That thought roused him, and he shoved the panic down with all his might.
Then he stretched his free hand forward as far as he could, while inching his fingertips to the end of his cloak rope.
Get as far across as possible before…
He let go, and threw that hand forward, like a man swimming a forward crawl in a pond.
Immediately, he began to sink. His chin touched the mud, his cheeks.
He kicked, trying to drive himself upward, but to no avail.
Desperate, he threw his arms forward again, kicking all the harder.
His mouth went under, and then his nostrils. The mud was up to his eyes…
And his fingertips sank into something almost solid.
Still soft and slimy, but compared with the muck he had been traipsing through, it felt like granite.
Thurim kicked and, forcing himself forward, now he got a full hand into that firmer earth.
Then a second hand. Then his boot got more purchase, and through the fire coming from his lungs Thurim had the presence of mind to chide himself for a fool—leaving his boots on???
He was desperate for a breath, but he dared not open his mouth. He could just barely see; the mud river was just below his eyes now, but he felt he was making progress, faster progress now.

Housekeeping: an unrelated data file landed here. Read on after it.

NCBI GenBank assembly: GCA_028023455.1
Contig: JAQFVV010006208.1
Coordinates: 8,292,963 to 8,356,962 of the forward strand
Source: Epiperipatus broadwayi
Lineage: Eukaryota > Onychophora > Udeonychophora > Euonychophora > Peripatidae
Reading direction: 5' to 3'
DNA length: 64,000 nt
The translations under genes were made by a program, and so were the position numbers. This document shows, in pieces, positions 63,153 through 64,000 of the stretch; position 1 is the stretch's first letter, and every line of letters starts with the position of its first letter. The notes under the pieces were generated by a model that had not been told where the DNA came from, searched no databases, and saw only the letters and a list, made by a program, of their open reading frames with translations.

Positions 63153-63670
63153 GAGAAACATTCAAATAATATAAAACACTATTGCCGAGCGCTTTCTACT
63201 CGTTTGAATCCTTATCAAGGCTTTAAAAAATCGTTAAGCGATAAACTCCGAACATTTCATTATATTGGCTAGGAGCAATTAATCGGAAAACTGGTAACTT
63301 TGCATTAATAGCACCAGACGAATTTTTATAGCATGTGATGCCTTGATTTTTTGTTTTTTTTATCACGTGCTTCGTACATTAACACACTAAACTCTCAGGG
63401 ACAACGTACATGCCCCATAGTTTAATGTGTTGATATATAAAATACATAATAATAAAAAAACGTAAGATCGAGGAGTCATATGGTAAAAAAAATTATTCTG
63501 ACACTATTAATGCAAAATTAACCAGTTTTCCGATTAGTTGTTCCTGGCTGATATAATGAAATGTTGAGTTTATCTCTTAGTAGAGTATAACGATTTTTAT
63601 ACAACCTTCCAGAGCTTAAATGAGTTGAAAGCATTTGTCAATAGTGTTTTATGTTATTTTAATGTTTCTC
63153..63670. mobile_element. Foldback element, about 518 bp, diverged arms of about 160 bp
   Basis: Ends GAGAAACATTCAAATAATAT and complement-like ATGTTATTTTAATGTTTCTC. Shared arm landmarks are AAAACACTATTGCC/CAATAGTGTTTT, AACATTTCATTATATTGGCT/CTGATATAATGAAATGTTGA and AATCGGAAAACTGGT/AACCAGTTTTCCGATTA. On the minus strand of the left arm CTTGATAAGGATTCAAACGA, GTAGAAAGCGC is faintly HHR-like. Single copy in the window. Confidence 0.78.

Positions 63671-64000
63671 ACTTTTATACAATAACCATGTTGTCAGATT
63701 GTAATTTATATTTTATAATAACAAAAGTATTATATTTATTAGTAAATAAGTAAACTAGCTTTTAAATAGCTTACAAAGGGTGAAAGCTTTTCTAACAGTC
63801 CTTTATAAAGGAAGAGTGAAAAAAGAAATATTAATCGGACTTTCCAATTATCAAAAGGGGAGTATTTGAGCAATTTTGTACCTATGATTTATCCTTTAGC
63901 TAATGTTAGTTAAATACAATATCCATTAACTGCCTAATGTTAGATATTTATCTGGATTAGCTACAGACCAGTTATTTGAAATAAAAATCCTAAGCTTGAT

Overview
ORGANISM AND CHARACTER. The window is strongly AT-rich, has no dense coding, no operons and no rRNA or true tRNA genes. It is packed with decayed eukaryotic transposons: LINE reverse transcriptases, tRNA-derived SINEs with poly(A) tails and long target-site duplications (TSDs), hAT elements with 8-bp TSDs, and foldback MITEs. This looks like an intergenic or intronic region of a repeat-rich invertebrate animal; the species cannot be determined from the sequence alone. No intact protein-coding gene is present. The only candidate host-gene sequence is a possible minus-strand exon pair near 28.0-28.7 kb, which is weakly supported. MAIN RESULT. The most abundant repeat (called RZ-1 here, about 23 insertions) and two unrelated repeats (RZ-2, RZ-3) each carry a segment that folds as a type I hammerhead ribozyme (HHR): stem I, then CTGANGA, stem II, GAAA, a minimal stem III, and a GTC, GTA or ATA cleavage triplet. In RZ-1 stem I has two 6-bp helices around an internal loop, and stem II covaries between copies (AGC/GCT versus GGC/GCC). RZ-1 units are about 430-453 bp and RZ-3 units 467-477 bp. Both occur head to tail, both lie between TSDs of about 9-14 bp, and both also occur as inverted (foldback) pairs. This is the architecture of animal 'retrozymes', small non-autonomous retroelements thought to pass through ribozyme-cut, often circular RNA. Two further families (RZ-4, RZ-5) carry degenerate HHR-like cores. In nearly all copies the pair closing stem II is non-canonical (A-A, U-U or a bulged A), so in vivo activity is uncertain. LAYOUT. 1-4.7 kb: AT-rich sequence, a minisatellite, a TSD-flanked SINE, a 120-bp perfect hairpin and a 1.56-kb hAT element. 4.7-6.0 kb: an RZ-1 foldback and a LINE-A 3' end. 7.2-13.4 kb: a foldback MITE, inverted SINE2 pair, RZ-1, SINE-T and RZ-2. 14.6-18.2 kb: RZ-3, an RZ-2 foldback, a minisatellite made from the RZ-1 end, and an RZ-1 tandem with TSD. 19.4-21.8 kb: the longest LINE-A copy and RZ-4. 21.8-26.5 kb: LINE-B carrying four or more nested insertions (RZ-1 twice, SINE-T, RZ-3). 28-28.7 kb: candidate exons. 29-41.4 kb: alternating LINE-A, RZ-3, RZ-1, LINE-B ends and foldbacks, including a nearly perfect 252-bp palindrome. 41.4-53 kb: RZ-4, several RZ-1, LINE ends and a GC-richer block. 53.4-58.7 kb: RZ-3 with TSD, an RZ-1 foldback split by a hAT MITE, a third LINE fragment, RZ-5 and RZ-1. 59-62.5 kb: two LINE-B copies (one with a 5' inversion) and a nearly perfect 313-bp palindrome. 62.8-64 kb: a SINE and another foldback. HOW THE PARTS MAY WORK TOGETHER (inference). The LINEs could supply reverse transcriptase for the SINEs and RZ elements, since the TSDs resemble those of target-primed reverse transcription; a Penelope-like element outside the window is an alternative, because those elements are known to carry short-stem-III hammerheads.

His heart pounded in his ears. Every fiber of his body screamed at him to take a breath.
Then his face was clear fo the mud river, and he did just that, an explosive inhalation that felt like all the pleasures of heaven rolled into one.
He couldn’t stop though. His immediate breath need fulfilled, he pulled himself higher, and higher.
Until, after what seemed like hours, he was clear of the mud river, and he lay there gasping, his entire body shivering from the coolness he had just crawled through, but more from the terror that had so nearly claimed him.
He just laid there, breathing. For a long time.
When Thurim finally pushed himself up onto his feet, it was all he could do to sway there for a moment, a mud-covered apparition that probably would have struck fear into the village boys back home, so far away in a different, wooded, world. He was thoroughly miserable, and completely strengthless.